At first glance Panchatantra is just a collection of interesting animal tales which offers hours of entertainment for young children. I have spent months telling one story each night to Meera and Kabir still there are some left.
The tales of पन्चतन्त्रम् Panchatantram (originally written in Sanskrit) are actually pearls of wisdom, from ancient Indian civilization, passed on orally from one generation to another, and it has survived the tests of time. Centuries have passed but it has not lost the relevance or the attraction. It would be hard to find any kid in India who have not heard these stories.
The stories are based on moral values which are universal in nature. As it is common in India, the history and stories are passed from one generation to another verbally rather than in written form. Once the stories were compiled in a written Sanskrit text by Vishnu Sharma in 200BC, then they traveled from India to Persia, Greece and then Europe. the stories have been translated into many languages across the world, over the centuries! Many of these stories would be so deeply ingrained in other cultures now that it would be difficult for them to acknowledge the source. But there are many unique attributes in these stories which make them quintessentially Indian in nature, no matter which language they get translated into.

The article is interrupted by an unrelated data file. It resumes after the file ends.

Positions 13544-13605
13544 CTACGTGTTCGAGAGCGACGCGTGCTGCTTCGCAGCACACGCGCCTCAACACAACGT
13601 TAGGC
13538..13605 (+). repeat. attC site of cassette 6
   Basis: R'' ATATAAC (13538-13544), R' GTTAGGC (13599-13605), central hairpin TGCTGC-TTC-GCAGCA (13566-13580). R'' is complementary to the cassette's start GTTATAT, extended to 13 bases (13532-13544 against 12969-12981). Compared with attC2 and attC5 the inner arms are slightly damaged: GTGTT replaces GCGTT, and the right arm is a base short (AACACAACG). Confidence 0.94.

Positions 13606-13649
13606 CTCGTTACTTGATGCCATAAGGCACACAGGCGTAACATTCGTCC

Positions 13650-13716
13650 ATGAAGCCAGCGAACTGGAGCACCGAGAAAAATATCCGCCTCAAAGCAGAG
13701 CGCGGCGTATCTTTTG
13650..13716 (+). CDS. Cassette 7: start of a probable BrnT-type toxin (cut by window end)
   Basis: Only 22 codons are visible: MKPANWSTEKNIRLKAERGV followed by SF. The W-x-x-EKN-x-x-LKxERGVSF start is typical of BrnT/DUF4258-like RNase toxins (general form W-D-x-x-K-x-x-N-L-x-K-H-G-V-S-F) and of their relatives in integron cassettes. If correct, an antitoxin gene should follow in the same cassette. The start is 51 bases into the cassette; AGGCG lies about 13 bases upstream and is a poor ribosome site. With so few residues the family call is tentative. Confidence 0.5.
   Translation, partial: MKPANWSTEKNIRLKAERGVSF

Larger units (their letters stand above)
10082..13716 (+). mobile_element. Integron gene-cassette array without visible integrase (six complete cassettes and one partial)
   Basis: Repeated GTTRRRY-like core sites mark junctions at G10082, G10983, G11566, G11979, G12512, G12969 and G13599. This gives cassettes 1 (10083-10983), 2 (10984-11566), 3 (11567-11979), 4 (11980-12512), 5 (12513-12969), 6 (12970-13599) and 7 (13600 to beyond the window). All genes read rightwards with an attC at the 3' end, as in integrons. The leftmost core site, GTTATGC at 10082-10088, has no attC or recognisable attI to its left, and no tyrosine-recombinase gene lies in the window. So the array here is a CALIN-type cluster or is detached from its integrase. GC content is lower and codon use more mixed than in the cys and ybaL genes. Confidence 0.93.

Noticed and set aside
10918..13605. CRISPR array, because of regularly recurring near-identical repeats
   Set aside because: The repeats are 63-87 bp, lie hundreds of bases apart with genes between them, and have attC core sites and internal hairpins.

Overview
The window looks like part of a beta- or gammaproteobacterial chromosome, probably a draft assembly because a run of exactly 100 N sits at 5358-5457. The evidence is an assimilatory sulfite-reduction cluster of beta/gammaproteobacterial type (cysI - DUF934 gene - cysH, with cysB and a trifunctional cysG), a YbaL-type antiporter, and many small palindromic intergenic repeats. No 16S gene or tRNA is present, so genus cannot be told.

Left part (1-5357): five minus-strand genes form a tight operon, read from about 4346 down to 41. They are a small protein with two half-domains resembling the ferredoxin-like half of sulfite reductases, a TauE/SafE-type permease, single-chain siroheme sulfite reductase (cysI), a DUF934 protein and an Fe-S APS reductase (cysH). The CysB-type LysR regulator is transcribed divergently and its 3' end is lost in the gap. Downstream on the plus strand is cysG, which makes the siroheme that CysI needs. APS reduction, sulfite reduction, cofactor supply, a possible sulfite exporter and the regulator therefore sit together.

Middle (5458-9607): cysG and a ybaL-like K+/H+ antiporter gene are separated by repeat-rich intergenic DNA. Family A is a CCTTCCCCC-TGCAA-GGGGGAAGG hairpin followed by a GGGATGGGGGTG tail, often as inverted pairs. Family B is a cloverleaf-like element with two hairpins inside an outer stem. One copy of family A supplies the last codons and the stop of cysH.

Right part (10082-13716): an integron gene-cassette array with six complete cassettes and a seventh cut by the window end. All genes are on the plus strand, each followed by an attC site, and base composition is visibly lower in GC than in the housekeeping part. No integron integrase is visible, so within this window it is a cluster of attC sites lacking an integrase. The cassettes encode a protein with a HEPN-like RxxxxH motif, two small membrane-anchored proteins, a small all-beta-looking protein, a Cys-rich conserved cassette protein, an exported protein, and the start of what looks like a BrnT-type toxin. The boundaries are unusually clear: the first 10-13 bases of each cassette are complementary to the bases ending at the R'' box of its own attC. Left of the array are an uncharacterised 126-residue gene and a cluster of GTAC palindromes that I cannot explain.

Panch means five and Tantra means scripture by which the light of knowledge is spread; so Panchatantra literaly means a set of five scriptures which help in spreading light of knowledge.
There are five broad theme, each Tantra starts with a main root story with other stories inside the story. The characters in the story tell other stories, based on different situations or contexts, as a demonstrator of point they are making or advice they are giving. The thread of stories completes one principle or tantra. Each story gives valuable insight into politics and practical wisdom as the essence or moral of the story is always close to what a we face in our day-to-day life. Each story deals with specific insight into practical aspects of life like – choosing reliable friends; coming out of difficult situations wisely;
Each section or tantra in Panchatantra covers a major branch of Neeti Shashtra. The five Principles or tantras in Panchatantra are:
This group of stories includes stories which provide deep understanding of how a good friendship can turn into enmity. The stories mention how opponents or enemies can create rift between friends. Any rift between friends helps the enemy to become stronger and helps them in achieving their goal.
- Story 1 : The Monkey And The Wedge
- Story 2 : The Jackal And The Drum
- Story 3 : The Fall And Rise Of A Merchant
- Story 4 : The Foolish Sage And The Jackal
- Story 5 : Crafty Crane And The Craftier Crab
- Story 6 : The Cunning Hare and The Witless Lion
- Story 7 : The Bug and The Poor Flea
- Story 8 : The Story of The Blue Jackal
- Story 9 : The Camel, The Jackal And The Crow
- Story 10 : The Bird Pair and The Sea
- Story 11 : Tale of The Three Fish